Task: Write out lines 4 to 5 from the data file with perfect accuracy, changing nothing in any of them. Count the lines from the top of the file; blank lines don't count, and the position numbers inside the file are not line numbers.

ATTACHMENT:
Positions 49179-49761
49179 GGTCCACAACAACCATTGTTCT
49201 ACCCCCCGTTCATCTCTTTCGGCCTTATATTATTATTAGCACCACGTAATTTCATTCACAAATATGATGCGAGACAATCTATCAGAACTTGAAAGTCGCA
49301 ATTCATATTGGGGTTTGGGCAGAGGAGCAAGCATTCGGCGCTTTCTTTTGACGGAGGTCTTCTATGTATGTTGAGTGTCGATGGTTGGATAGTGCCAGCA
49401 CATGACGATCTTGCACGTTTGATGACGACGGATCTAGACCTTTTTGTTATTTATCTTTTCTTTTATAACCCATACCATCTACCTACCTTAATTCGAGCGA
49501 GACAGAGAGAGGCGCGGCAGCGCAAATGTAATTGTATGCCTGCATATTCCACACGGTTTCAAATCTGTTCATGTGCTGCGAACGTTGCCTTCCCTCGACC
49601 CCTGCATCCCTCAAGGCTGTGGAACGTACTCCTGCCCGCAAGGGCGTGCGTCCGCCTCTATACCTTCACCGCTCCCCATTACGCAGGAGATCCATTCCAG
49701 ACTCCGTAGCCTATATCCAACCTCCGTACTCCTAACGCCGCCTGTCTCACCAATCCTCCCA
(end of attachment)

49301 ATTCATATTGGGGTTTGGGCAGAGGAGCAAGCATTCGGCGCTTTCTTTTGACGGAGGTCTTCTATGTATGTTGAGTGTCGATGGTTGGATAGTGCCAGCA
49401 CATGACGATCTTGCACGTTTGATGACGACGGATCTAGACCTTTTTGTTATTTATCTTTTCTTTTATAACCCATACCATCTACCTACCTTAATTCGAGCGA